Currently, DTC genetic testing is permitted in about half the
states2 and is subject to little oversight at the federal level. In July
2006, the Government Accountability Office issued a report documenting
troubling marketing practices by some DTC testing
companies,3 and the Federal Trade Commission (FTC) issued a
consumer alert cautioning consumers to be skeptical about claims
made by some DTC companies
While DTC testing also encompasses paternity and ancestry testing,
this policy statement addresses solely those genetic tests that
make health-related claims or that directly affect health care decision
For a test to be of good quality,
the laboratory performing it must be able to obtain the correct
answer reliably, meaning that it detects a particular genetic variant
when it is present and does not detect the variant when it
is absent. A test’s accuracy is referred to as “analytic validity.”
Further, there must be adequate scientific evidence to support the
correlation between the genetic variant and a particular health
condition or risk—the so-called clinical validity.
Currently, the federal government exercises limited oversight
of the analytic validity of genetic tests and virtually no oversight
of their clinical validity.
Several complaints have been filed and
are pending with the FTC about a specific DTC genetic-testing
company, and the FTC recently issued a consumer alert warning
the public that “some of these [DTC] tests lack scientific validity,
and others provide medical results that are meaningful only in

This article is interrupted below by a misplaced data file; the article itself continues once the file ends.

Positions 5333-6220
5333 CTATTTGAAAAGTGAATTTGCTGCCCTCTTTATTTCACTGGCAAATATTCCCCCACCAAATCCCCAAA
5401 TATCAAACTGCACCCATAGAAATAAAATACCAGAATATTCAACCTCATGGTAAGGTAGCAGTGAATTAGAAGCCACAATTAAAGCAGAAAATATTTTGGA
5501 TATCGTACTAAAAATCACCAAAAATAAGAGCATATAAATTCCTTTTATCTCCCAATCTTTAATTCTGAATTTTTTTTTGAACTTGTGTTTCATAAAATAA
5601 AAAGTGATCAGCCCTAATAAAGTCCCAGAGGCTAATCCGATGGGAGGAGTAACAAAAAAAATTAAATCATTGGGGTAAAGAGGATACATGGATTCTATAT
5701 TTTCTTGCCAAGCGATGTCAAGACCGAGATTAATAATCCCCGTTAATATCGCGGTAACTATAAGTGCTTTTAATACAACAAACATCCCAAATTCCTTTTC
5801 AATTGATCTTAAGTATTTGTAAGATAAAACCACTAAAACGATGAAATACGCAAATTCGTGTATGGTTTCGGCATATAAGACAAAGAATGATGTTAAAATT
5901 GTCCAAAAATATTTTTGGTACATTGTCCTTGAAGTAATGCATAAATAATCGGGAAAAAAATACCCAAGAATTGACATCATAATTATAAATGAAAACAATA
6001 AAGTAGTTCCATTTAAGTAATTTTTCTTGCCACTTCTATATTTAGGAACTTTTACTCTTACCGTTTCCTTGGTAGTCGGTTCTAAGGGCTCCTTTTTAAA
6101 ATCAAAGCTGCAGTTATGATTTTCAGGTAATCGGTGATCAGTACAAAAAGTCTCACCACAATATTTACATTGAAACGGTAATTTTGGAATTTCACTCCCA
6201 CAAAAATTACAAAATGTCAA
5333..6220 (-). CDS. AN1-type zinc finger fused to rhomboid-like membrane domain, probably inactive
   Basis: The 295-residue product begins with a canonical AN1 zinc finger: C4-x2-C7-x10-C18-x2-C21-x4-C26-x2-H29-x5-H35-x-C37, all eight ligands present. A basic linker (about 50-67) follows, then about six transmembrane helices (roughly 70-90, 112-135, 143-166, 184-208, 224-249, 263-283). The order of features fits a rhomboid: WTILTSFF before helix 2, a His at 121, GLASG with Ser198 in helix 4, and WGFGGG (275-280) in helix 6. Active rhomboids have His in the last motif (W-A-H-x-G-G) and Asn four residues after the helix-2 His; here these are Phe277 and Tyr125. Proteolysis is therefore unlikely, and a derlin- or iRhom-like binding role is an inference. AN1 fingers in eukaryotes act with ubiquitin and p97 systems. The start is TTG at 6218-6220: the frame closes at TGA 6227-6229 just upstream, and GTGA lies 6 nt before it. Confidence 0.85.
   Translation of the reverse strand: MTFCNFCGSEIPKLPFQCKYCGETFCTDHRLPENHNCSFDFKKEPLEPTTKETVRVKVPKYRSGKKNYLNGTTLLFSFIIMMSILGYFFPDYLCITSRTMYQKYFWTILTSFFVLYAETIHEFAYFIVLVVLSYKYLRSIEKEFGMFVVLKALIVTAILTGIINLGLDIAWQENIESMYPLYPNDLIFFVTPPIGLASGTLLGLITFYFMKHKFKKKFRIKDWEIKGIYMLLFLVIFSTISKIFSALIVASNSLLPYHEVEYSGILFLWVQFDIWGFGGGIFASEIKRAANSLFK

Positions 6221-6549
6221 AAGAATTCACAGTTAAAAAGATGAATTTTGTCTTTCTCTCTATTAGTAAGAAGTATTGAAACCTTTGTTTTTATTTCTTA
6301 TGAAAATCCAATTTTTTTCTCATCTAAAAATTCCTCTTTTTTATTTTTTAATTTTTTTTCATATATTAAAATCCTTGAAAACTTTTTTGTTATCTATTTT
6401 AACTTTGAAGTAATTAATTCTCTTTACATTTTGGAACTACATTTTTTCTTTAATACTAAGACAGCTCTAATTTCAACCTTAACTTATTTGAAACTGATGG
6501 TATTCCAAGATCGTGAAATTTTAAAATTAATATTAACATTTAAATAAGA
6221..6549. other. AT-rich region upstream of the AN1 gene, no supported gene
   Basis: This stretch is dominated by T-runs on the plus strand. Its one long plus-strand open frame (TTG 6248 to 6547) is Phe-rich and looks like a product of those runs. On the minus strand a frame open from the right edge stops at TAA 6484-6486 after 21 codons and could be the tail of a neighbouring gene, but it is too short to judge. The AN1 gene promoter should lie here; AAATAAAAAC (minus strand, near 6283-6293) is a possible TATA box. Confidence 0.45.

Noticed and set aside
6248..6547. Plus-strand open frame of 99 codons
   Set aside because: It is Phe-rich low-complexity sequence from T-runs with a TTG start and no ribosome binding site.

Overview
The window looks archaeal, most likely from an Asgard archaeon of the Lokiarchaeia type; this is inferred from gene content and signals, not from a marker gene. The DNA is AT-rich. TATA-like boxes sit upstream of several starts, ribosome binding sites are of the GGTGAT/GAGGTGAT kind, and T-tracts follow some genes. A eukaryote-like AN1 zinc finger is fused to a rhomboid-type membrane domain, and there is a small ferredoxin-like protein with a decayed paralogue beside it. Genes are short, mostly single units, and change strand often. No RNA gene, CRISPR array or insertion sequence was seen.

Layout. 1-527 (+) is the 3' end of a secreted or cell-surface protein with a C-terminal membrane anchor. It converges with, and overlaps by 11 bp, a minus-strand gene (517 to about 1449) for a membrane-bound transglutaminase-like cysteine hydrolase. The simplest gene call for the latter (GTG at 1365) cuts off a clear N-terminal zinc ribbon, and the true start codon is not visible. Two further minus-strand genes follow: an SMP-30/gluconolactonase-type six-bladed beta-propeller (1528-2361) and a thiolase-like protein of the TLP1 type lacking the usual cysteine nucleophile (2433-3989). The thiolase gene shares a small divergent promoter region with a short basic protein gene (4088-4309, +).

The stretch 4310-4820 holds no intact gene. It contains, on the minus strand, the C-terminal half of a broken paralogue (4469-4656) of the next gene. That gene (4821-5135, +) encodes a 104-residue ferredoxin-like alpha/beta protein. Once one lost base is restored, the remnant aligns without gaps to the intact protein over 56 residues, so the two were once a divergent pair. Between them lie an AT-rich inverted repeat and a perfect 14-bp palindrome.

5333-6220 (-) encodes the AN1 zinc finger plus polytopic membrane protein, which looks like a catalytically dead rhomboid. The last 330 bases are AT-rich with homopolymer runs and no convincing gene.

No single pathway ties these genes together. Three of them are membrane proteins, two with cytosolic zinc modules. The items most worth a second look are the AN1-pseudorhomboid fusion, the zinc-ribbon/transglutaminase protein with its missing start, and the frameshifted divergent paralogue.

the context of a full medical evaluation.”
To promote transparency and to permit providers and consumers to
make informed decisions about DTC genetic testing, companies must
provide all relevant information about offered tests in a readily accessible
and understandable manner.
sensitivity, specificity, and predictive value of the test, and the
populations for which this information is known, in a readily
understandable and accessible fashion.
of scientific evidence on which any claims of benefit are based,
as well as any limitations to the claimed benefits. For example,
if a disease or condition may be caused by many factors, including
the presence of a particular genetic variant, the company
should disclose that other factors may cause the condition
and that absence of the variant does not mean the
patient is not at risk for the disease.
associated with testing, including psychological risks and risks
to family members.
certification status of the laboratory performing the genetic
of all genetic information and disclose their privacy policies,
including whether they comply with HIPAA.
pharmacologic, or other treatment recommendations
on the basis of the results of those tests should disclose the
clinical evidence for and against the efficacy of such interventions,
with respect to those specific recommendations